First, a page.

' e Wanting of You' is a story about a small-town
Midwestern girl leaving a troubled life at home for a
better life somewhere else. As the album charts fear
from early life into adulthood I ask her how fear of
choice changes as we grow older. "Wow, yeah, you
know it's a learning process. Getting older you are
just learning. We are presented things and we keep
making the choices, and live with the consequences of
our choices. It's what our life is. And we can tumble
around and feel sorry for ourselves or we can go,
'Hmmm... next time this comes around I'm going to
make a di erent choice.' Make that di erent choice
and move on from that, and move up."
Etheridge's life is a road map of choice. She le
Kansas in the late 1970s to study music in Boston,
though abandoned academia a er only three
semesters for the live music scene of Los Angeles. It
was a wise choice. Of the ten albums in Etheridge's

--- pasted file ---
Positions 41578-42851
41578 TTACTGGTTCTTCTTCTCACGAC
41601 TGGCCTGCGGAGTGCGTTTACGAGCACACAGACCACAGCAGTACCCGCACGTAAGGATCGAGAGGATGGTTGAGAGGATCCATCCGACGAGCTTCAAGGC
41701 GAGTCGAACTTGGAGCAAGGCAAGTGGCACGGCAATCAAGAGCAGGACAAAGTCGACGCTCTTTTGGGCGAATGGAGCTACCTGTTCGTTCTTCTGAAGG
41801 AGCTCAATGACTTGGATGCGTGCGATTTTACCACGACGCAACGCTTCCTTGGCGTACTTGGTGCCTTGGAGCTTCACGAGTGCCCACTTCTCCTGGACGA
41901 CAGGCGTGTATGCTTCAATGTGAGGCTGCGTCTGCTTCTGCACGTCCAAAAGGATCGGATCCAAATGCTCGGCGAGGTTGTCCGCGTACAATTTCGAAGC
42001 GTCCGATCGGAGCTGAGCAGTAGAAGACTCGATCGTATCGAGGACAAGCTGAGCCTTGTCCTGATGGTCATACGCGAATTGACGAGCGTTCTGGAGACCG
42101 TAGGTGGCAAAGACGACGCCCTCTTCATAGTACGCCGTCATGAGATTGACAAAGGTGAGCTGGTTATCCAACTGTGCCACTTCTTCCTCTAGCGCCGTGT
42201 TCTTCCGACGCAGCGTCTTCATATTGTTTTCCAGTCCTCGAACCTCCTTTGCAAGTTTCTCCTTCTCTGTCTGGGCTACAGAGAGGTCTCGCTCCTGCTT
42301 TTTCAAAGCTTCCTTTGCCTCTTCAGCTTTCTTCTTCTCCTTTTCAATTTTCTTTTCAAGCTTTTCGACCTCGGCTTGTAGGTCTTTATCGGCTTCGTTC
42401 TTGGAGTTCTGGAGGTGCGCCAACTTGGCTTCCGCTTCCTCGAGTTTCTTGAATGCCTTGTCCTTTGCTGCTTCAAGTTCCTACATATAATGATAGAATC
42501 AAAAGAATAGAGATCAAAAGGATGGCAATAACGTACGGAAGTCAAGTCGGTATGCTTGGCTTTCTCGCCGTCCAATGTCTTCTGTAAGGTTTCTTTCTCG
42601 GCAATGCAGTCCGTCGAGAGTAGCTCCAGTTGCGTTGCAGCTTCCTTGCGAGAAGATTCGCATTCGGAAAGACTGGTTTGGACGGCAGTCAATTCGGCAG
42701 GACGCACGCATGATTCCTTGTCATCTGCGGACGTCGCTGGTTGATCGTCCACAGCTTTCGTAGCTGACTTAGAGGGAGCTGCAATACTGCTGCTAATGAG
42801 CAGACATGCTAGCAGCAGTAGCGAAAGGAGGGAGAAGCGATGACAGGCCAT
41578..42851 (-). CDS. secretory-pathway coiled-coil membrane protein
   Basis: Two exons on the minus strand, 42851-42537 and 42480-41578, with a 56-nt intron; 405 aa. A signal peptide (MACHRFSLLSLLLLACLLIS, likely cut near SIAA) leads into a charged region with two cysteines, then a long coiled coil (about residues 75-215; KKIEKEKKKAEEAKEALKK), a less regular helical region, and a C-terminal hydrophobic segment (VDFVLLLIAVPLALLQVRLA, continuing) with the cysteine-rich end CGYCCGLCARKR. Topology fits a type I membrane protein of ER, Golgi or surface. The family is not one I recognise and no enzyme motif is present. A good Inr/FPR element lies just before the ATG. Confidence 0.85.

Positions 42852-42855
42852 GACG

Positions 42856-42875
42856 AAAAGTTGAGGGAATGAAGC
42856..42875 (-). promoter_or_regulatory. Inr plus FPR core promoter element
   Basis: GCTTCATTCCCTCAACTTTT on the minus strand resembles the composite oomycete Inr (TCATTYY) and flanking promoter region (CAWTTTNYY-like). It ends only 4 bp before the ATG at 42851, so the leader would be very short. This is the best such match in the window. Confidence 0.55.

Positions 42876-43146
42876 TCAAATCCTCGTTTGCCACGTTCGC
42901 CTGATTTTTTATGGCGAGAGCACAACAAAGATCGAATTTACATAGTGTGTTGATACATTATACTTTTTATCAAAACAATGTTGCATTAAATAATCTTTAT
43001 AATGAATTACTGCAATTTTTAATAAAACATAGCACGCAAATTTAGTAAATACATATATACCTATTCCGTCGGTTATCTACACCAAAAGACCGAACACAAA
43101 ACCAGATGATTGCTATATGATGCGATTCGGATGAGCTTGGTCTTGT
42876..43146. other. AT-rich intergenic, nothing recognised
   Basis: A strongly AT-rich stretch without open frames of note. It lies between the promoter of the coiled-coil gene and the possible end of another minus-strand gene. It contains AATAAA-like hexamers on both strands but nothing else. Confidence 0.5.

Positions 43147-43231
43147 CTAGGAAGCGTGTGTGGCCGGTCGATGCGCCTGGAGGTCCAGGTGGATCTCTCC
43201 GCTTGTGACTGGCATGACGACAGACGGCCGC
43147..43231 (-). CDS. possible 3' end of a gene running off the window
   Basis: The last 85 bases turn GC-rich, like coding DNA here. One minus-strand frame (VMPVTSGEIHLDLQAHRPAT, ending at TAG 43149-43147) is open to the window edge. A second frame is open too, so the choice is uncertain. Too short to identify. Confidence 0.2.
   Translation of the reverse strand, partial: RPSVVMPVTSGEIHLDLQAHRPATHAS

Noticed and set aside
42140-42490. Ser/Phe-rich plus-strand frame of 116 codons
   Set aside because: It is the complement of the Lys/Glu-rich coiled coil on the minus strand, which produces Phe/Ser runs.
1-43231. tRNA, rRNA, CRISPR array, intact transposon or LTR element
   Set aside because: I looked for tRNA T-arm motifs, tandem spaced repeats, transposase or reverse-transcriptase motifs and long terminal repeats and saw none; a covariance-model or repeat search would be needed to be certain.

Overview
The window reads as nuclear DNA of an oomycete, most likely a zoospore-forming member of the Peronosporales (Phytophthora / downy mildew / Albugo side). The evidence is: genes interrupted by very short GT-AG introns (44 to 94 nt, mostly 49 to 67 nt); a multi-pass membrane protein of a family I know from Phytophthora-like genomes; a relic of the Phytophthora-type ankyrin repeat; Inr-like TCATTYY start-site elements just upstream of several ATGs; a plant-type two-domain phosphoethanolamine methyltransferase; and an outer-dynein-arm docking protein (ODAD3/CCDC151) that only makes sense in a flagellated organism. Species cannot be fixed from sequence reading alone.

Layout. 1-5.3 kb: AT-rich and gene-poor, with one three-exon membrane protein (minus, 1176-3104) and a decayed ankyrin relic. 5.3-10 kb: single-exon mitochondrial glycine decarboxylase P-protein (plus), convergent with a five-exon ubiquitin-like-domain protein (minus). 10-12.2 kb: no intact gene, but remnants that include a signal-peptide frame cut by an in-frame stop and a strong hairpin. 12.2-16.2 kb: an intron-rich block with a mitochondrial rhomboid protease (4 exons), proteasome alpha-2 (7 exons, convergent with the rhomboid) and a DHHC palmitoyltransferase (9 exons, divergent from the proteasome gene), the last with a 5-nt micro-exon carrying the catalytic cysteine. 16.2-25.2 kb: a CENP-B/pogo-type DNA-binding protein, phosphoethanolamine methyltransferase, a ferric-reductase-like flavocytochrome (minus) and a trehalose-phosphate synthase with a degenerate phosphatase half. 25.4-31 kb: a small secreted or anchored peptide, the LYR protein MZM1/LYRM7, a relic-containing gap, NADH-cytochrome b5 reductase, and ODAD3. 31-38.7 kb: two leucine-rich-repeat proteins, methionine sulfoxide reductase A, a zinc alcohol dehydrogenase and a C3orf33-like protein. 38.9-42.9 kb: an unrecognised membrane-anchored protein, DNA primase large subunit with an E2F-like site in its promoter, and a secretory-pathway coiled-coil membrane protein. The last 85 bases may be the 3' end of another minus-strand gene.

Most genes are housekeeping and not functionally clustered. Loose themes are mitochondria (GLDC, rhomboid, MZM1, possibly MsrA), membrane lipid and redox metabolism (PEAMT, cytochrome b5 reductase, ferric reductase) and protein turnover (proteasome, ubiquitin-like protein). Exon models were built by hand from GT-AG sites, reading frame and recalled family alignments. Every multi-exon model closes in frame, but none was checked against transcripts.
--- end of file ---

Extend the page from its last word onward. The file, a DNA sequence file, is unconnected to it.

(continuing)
career, three have gone multi-platinum, three have
gone platinum and two others went gold.
Etheridge met actress Tammy Lynn in Los
Angeles and they married in 2003. Have her
feelings of love changed since her marriage? She
said, "It focused me on the need to love yourself.
at there is no love, and I'm quoting myself from
a song [laughs], but there's no love from anyone
else - there's no way you can expect or hold anyone
else's love - until you love yourself."
A mother of four with twins (which she says is
"insanity"), told me that being a parent is "a whole
other thing. You learn to love yourself and your
own childhood experiences. You get to live them
all over again when you have children [laughs].
I was actually just telling someone today I don't
think that having children is any better than not
having children. I don't think one has to have
children or anything. My experience having
children has been an incredible one. I've learned
so much about myself, and about love, sel essness,
and unconditional love. ey in uence my life ;
they show me things every day. Being a mother is
a big part of me and that's going to be re ected in
my music. My older kids, they are actually listening
to music now. at's part of their world and they
are curious as to what I do. I listen to their opinions